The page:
Thursday, October 17, 2013

"Vaginas Against Violence"

The Vagina Monologues, as part of the national VDAY campaign founded by Eve Ensler, claims it will continue "until the violence stops". This year with VDAY's newest campaign, 1 Billion Rising, the message is stronger than ever with the powerful UN statistic that 1 in 3 women in the world will be subject to violence at some point in her lifetime. The success of the Vagina Monologues on campus and the overwhelming support of over 500 attendees sent a clear message: Colgate cares, and Colgate also wants to end this international war on women. Colgate wants the violence to stop.
...but what does that mean? What constitutes violence? And how does one translate the desire to end violence to action? How far away or close to home are these statistics and what are the faces of these women we are helping?

These are the questions posed at the Vaginas Against Violence brown bag which took place earlier in February in the Center for WMST with panelists from the cast of Vagina Monologues. The first portion of the brown bag was spent dechipering what constitutes a violent act. To illuminate the complexity of the issue, the panelists asked the audience to determine whether the following were instances of violence or not:
- domestic violence - rape - name calling - Female Genital Mutilation - sterilization - BDSM - sex trafficking - prostitution - vaginal cosmetic surgery
Some of these were more obvious instances of violence (ex. domestic violence which quite literally has the word "violence" in its title) while others were met with more mixed reactions. Some audience participants debated whether instances of cosmetic surgery or prostitution should be considered violence against women's bodies because they seem to involve more "personal agency and choice". On the other hand, voluntary and consentual instances of BDSM were not considered to be instances of violence despite the physical impact it has on the body. It became clear "violence" is strongly tied to issues of consent and personal choice (or rather, the lack there of).
However, to add another layer of complexity, how do we distinguish between personal choice on an individual versus systemic basis? Especially in our privileged social location at Colgate, it's easy to understand why Female Genital Mutilation in Africa is a form of violence against women's bodies, but what about middle class women in western nations who voluntarily choose to get their labia reduced via vaginal cosmetic surgery? What forms of cultural constraints are those women subject to? Even with this seemingly personal decision, how much control do women in the latter case really have over their bodies and bodily satisfaction? This is not to say that vaginal cosmetic surgery as a whole should be written off as an act of violence - that would be reductionist and discounting the agnecy that does go into such decisions - but it certainly complicates the issue of consent and personal choice.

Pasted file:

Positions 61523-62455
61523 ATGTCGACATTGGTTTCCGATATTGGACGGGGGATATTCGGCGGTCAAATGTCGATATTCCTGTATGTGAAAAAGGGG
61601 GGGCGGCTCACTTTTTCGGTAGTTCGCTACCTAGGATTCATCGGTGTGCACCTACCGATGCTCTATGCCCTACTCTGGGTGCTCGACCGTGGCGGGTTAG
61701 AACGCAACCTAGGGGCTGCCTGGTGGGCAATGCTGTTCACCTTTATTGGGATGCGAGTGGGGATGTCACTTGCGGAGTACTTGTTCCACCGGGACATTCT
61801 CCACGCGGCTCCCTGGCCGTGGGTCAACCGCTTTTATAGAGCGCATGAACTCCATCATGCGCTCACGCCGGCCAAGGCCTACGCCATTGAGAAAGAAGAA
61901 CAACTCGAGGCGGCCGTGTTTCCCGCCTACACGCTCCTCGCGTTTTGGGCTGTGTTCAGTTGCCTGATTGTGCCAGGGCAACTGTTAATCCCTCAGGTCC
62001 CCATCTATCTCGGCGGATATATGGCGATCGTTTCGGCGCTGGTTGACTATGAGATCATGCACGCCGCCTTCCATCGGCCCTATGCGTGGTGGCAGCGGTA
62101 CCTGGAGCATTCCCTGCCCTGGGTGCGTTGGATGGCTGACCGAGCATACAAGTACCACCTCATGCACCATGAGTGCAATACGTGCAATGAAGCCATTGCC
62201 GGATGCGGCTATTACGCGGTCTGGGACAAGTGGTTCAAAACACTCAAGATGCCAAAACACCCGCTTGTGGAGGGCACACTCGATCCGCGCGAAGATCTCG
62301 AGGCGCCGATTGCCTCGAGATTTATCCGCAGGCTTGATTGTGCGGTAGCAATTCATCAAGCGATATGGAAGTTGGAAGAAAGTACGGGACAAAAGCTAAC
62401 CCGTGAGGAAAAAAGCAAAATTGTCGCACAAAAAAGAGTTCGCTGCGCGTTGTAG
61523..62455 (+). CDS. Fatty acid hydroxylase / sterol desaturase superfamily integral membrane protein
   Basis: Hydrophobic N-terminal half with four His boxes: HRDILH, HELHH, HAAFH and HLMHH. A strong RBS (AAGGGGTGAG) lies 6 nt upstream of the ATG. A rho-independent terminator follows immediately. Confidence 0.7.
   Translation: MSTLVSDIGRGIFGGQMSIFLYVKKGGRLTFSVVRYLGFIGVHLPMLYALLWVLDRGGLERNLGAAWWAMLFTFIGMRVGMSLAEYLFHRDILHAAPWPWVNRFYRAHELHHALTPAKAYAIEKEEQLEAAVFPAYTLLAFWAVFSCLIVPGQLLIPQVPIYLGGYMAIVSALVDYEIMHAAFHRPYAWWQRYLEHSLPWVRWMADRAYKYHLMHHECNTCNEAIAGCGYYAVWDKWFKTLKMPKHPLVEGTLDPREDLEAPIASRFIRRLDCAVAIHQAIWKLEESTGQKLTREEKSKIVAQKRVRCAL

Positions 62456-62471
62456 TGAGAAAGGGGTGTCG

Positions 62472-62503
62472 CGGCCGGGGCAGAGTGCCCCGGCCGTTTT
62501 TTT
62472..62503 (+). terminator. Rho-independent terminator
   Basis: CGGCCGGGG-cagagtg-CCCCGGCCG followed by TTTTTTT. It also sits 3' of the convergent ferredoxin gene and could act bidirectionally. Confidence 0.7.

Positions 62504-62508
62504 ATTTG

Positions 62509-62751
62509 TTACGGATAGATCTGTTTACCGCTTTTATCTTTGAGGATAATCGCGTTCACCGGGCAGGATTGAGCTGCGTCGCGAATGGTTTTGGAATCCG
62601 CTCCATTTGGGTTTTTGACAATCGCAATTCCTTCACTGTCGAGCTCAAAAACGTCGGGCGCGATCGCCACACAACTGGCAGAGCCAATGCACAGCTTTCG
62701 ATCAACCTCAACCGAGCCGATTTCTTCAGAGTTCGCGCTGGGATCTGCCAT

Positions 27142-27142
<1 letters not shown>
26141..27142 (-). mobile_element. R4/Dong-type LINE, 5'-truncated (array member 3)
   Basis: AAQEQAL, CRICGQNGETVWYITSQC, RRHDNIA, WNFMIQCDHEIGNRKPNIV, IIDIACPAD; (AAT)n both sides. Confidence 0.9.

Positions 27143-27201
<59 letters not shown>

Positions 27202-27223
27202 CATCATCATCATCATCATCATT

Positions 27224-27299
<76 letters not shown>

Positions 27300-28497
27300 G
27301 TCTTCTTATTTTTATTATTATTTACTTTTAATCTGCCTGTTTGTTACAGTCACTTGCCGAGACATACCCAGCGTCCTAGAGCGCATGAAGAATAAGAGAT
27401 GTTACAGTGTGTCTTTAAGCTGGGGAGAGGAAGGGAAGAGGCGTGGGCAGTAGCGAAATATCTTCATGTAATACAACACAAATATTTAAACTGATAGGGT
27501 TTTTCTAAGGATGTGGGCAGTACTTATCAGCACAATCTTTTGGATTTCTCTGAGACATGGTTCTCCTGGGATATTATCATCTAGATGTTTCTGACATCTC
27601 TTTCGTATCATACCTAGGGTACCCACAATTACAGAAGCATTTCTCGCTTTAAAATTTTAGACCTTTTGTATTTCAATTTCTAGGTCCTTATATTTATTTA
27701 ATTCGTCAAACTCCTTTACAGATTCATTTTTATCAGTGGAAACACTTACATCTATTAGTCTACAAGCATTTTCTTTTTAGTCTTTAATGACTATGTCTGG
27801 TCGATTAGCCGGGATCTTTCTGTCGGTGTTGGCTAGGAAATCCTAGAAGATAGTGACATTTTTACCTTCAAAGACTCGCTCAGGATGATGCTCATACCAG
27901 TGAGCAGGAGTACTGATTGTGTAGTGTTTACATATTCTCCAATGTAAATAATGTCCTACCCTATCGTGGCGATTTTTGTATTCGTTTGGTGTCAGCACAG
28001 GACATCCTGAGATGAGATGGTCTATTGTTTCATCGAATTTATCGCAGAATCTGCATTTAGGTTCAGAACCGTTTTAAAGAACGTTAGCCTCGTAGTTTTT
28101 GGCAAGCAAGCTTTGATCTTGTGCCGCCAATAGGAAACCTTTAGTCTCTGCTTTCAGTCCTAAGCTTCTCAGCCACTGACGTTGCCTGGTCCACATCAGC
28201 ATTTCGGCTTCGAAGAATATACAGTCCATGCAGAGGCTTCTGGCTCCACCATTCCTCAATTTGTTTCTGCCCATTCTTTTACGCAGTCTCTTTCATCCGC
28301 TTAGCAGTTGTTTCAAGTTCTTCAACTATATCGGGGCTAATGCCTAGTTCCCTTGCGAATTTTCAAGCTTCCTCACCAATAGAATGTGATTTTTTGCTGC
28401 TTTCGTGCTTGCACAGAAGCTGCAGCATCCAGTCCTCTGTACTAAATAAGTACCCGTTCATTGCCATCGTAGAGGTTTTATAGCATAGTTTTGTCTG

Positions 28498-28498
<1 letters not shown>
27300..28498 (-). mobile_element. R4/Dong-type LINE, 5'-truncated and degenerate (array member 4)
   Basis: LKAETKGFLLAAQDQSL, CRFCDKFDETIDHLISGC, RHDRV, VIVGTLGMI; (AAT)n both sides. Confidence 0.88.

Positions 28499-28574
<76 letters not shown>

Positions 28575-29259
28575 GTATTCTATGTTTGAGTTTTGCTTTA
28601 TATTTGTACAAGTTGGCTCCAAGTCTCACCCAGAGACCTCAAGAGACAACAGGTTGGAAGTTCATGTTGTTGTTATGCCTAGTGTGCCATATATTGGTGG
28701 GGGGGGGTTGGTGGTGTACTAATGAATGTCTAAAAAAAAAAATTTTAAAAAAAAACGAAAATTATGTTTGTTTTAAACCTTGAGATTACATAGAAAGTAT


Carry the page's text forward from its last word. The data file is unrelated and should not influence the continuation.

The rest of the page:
If anything can be concluded from the first part of this brown bag, it is that there is that violence is not a black and white issue, it is not easily categorized, and it has many different faces.

But what can we do? When the topic of "violence" seems so vast and never ending, how does one act as an activist against it?
EDUCATION: dispel myths about violence, educate others and educate yourself. Find out what resources your local community has to offer. Victims of Violence is an excellent local resource for survivors of assault that provide a 24 hour hotline.
AWARENESS: the biggest fuel for violence is SILENCE, don't be silent! This does not have to happen on a large scale, even talking to close friends and family will help to destigmatize.
SPEAK UP IN ANY WAY YOU CAN: write poetry, share an article, make art, make this issue VISIBLE.

Break the silence so we can end the violence.

- Christina Liu '13


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